SLOW COOLING: THE TIMING AND DURATION OF METAMORPHISM IN THE BLUE RIDGE PROVINCE, VIRGINIA AND NORTH CAROLINA
As a means to better constrain the timing and duration of metamorphism during the Grenville Orogeny, we determined Lu-Hf and Sm-Nd garnet ages of Mesoproterozoic rocks exposed in Virginia and North Carolina. The granitoids and orthogneisses crystallized between ~1180-1140 Ma1,2,3. The maximum depositional ages of the paragneisses are between 1100-10204. Zircon overgrowths and monazite ages indicate metamorphic events between ~1050 and 960 Ma1,2.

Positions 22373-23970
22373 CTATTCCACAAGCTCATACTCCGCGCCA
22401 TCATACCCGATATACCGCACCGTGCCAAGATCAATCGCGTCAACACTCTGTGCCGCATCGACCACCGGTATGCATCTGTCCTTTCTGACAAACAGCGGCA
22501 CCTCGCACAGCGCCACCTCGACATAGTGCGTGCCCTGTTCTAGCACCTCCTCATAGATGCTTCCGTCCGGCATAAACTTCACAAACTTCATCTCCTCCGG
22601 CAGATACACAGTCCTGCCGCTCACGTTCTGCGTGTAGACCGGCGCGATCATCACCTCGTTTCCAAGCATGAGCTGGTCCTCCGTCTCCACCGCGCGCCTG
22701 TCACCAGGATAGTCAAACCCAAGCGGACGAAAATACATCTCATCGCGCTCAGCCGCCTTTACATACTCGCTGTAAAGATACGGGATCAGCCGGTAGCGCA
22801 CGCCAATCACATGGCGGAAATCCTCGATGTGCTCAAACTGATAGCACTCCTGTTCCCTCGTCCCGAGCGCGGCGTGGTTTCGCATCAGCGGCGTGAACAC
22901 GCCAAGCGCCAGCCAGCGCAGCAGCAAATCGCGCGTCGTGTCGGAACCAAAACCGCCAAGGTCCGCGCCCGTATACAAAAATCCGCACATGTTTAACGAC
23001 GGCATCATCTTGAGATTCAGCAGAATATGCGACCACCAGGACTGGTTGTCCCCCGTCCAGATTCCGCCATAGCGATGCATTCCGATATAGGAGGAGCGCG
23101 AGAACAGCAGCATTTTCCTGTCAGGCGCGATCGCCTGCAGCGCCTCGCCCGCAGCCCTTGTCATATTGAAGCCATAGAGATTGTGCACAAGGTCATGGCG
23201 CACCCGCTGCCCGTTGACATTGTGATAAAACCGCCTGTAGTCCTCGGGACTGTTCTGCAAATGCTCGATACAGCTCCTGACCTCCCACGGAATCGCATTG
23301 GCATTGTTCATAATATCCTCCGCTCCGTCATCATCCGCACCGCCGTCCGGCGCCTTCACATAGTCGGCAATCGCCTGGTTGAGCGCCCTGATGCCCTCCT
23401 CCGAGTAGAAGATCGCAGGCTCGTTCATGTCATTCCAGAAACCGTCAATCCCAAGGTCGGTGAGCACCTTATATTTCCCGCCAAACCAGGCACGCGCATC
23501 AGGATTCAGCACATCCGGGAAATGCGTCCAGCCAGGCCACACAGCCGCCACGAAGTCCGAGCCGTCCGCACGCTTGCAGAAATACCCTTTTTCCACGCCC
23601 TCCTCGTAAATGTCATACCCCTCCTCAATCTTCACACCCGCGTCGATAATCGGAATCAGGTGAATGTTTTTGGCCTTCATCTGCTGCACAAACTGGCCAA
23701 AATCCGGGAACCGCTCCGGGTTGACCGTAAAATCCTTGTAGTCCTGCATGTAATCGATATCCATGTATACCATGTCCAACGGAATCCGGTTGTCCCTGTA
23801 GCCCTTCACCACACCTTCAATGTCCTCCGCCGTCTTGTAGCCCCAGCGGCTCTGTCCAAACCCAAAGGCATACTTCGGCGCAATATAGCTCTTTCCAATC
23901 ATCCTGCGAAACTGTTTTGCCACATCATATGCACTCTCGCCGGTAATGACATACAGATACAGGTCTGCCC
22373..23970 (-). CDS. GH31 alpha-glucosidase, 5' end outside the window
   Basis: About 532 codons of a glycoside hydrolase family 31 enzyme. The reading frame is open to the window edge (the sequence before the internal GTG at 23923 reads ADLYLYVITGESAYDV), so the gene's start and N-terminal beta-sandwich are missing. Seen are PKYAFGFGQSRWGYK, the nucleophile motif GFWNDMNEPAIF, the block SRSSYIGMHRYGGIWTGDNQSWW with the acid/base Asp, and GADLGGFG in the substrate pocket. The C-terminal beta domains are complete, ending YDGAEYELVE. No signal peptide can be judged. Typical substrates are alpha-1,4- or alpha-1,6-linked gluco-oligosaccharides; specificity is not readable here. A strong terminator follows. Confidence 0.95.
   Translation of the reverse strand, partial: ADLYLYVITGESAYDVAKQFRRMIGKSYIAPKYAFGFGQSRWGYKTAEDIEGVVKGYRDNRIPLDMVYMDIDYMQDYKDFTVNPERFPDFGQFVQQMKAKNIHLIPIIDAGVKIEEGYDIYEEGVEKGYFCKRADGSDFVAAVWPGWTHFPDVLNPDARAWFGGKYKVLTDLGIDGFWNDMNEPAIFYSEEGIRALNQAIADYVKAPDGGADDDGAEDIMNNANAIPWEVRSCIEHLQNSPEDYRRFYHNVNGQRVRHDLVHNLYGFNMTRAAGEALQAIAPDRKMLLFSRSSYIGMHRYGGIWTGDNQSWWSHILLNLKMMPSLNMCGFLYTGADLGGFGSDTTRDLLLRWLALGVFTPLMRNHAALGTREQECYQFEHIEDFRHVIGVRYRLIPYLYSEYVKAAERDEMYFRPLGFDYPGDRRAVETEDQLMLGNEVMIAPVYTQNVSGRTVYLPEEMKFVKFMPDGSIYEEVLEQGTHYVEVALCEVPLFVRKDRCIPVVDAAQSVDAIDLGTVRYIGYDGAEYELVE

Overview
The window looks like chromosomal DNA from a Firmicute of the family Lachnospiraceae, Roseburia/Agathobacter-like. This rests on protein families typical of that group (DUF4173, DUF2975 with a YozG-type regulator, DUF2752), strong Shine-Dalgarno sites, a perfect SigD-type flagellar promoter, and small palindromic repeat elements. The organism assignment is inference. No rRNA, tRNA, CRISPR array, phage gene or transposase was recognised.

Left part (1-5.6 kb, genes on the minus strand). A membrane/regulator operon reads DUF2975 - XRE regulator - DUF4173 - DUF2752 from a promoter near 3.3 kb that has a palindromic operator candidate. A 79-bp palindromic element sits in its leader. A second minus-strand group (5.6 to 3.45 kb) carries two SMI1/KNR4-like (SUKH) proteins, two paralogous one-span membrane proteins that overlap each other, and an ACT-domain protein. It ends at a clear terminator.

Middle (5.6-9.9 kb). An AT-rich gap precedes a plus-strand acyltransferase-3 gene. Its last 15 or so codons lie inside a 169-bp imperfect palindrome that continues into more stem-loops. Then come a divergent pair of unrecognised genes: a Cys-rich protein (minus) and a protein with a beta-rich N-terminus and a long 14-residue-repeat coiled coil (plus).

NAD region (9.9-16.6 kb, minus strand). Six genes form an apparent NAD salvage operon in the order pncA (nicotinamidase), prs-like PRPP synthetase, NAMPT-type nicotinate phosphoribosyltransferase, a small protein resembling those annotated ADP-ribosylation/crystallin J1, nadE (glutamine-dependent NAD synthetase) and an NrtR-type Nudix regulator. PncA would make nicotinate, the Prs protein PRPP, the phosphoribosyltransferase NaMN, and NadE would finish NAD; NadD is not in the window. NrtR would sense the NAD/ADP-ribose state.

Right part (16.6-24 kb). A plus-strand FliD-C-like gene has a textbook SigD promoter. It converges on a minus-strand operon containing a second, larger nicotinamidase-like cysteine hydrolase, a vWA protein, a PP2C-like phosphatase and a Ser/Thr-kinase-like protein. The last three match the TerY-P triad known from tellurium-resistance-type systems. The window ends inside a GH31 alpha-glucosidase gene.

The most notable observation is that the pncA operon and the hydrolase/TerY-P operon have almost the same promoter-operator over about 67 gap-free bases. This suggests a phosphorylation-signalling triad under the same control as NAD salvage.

Our Lu-Hf dates range from 1043 ± 12 Ma to 1016 ± 4 Ma. Sm-Nd dates, determined on the same garnet dissolutions, range from 974 ± 11 Ma to 932 ± 5 M— a large (~40-60 Ma) and systematic difference. One possible explanation for this difference is partitioning of Lu and Sm into different parts of the garnet during prolonged growth resulting in different ages for the two chronometers5,6. Partitioning of Lu in garnet cores can result in Lu-Hf ages reflecting older core nucleation and Sm-Nd ages reflecting later growth5,6. However, there is little evidence of chemical zonation in the garnets. Our preferred explanation for the discrepancy in garnet ages is the difference in closure temperature between the two systems with the Lu-Hf system effectively closing at a higher temperature than Sm-Nd. Quartz trace element thermometry performed on these rocks yielded a weighted average temperature of 828±54 ˚C, plausibly above the Sm-Nd closure temperature7. The age discrepancy can thus be explained if the rocks remained at this high temperature and slowly cooled over millions of years.
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